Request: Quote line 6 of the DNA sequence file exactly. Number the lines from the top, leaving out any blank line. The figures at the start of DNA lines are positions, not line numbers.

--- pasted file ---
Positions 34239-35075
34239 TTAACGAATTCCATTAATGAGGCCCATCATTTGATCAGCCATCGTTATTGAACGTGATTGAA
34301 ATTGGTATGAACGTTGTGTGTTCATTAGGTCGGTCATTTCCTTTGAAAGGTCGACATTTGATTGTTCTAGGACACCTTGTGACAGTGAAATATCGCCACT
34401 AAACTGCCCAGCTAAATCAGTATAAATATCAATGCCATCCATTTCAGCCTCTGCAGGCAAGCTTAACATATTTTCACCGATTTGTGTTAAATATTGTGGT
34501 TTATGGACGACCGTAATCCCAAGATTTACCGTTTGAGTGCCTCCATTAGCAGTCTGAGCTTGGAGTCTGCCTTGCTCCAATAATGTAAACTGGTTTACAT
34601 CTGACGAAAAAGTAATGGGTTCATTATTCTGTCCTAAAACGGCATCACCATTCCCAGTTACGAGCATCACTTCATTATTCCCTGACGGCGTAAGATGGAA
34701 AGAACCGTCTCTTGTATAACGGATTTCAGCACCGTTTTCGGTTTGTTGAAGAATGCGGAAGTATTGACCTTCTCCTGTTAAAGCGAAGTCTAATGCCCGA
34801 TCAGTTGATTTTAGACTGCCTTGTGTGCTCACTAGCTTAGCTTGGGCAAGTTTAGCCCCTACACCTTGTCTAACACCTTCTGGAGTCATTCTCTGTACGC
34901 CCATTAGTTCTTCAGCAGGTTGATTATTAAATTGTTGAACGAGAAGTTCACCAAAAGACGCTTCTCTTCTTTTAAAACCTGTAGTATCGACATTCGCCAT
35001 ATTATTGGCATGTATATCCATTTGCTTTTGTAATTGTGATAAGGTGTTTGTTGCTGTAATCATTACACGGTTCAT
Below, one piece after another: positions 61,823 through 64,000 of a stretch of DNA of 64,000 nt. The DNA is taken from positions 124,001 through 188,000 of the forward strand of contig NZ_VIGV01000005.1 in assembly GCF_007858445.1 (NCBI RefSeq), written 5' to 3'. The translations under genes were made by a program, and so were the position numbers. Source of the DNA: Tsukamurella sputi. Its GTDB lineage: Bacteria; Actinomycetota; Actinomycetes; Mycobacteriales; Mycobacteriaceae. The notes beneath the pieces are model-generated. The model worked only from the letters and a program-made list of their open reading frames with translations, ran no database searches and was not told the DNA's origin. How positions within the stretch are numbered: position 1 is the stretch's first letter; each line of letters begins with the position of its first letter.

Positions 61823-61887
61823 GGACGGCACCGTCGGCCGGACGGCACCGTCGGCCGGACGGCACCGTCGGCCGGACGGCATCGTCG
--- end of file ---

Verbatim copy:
34601 CTGACGAAAAAGTAATGGGTTCATTATTCTGTCCTAAAACGGCATCACCATTCCCAGTTACGAGCATCACTTCATTATTCCCTGACGGCGTAAGATGGAA